Alcoholics Anonymous: Cult or Cure? front cover
(This is a slightly revised version of material from Chapter 9 of Alcoholics Anonymous: Cult or Cure?)

* * *

 16. Self-Absorption. The primary focus of a cult is the cult itself. Whatever its ostensible aims, in reality a cult is overhwelmingly self-absorbed. Cults are prone to extreme gradiosity, to what could be termed organizational narcissism; and so a cult’s primary concerns are its own survival and expansion, with the ends justifying the means.

As an example, the Mormon Church, according to Robert Bridgstock in The Youngest Bishop in England: Beneath the Surface of Mormonism, spends approximately 1% of its estimated $5 billion to $6 billion per year annual income on “actual charitable giving.” (p. 184) The situation is similar in many, almost certainly most, other cults and mainstream religions, though a good many of these tax-exempt (in the U.S.) organizations  do no “charitable giving.”

17. Dual Purposes. This extreme self-absorption leads to what Margaret Singer [author of Cults In Our Midst] terms dual purposes–in other words, cults have their stated purposes and their real purposes. As regards individual members, cults present themselves as ways for members to meet their own needs, grow personally or spiritually, and/or to realize high social or spiritual goals. In reality, Singer notes, the purposes of cults is to subject their members to mind control techniques in order to control and exploit them.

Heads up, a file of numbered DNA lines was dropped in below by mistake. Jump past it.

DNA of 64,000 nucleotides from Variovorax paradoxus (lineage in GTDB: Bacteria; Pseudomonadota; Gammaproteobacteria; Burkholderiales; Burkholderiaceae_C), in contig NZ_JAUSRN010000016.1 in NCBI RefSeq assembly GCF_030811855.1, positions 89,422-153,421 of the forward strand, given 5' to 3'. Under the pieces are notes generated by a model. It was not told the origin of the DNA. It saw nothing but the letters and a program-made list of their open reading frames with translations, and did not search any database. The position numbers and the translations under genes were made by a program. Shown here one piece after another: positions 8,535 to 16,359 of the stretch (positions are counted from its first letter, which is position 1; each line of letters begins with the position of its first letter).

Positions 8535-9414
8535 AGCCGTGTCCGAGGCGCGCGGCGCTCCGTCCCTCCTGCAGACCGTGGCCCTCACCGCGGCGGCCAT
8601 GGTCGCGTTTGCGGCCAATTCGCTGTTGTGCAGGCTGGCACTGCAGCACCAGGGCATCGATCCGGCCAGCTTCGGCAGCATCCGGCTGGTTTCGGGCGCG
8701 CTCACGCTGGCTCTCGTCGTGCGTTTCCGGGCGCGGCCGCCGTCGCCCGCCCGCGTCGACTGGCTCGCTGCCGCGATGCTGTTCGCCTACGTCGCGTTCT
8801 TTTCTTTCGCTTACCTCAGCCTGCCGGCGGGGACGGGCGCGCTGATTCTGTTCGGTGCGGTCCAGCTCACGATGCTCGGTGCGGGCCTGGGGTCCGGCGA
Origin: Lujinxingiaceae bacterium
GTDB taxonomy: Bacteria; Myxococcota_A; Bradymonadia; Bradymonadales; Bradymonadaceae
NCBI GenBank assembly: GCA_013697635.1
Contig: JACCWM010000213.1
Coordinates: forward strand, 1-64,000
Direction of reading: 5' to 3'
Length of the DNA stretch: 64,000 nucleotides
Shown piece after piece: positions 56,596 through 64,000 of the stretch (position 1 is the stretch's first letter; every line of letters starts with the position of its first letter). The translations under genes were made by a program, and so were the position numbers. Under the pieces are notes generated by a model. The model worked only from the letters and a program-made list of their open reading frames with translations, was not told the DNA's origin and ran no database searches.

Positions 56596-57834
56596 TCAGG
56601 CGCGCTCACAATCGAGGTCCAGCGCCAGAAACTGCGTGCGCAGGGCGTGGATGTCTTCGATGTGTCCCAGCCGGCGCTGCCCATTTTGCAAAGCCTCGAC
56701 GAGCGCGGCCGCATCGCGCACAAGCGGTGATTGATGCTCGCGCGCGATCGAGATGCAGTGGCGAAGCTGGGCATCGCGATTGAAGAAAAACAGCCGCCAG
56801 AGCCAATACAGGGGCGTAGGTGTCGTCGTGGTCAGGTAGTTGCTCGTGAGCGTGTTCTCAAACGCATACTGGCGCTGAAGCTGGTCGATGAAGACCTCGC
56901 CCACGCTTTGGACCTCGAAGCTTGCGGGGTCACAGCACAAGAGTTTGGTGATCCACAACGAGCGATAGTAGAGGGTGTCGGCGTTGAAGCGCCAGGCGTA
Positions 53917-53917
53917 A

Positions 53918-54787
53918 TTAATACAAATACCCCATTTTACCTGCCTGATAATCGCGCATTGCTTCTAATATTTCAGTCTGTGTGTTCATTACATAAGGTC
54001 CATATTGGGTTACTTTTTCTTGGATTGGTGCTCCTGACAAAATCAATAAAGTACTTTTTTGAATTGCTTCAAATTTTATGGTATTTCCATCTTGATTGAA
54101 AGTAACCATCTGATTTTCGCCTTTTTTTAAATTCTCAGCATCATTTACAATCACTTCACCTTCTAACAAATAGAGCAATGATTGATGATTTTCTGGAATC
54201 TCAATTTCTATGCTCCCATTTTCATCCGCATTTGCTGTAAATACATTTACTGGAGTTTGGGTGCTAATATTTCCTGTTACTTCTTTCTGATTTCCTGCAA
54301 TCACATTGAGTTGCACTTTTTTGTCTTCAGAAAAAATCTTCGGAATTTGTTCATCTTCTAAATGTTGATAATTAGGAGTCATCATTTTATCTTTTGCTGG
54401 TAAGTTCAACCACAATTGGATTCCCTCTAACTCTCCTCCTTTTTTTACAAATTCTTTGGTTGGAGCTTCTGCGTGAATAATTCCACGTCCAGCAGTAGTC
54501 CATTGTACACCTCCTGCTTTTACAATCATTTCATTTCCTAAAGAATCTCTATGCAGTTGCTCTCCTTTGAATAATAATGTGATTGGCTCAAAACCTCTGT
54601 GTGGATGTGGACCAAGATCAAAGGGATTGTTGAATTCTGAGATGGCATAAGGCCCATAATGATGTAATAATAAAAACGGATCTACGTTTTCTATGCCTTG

The dual-purpose aspect of cults is also noticeable in their dealings with outsiders, and it’s particularly noticeable in their fundraising activities. Cults frequently raise huge sums of money which they allege will be used to alleviate social problems such as alcoholism, drug abuse, homelessness, and abandoned or abused children, when in relaity they spend all, or nearly all, of the money raised to support the cult. For example, in its fundraising materials, the People’s Temple routinely represented itself as a do-good organization caring for abandoned children.

Secular cults are every bit as self-absorbed as religious cults. Political cults have long been notorious for infiltrating social change groups and manipulating them for the benefit of the cults (usually for the purpose of recruitment), often destroying the social change groups in the process. In the 1960s, the trotskyist Socialist Workers Party (itself heavily infiltrated by the FBI) and the stalinist Progressive Labor Party wreaked havoc in the anti-war movement through this tactic; in the 1970s, the International Socialists and other sects targeted the women’s movement; and in the 1980s and 1990s, the New Alliance Party and the Humanist Party infiltrated environmental and other progressive groups. More recently, the LaRouche cult infiltrated the Tea Party disruptions of congressional town hall meetings in 2010 prior to passage of the Affordable Care Act; the LaRouchites were not there out of altruism.

Whether religious or political, the stated purposes of cults are not their actual purposes.


All Posts in this Series

  • Characteristics of Cults (part 1)
  • Characteristics of Cults (part 2)
  • Characteristics of Cults (part 3)
  • Characteristics of Cults (part 4)
  • Characteristics of Cults (part 5)
  • Characteristics of Cults (part 6)
  • Characteristics of Cults (part 7)
  • Characteristics of Cults (part 8)
  • Characteristics of Cults (part 9)
  • Characteristics of Cults (part 10)



  1. […] Characteristics of Cults (Part VI) […]


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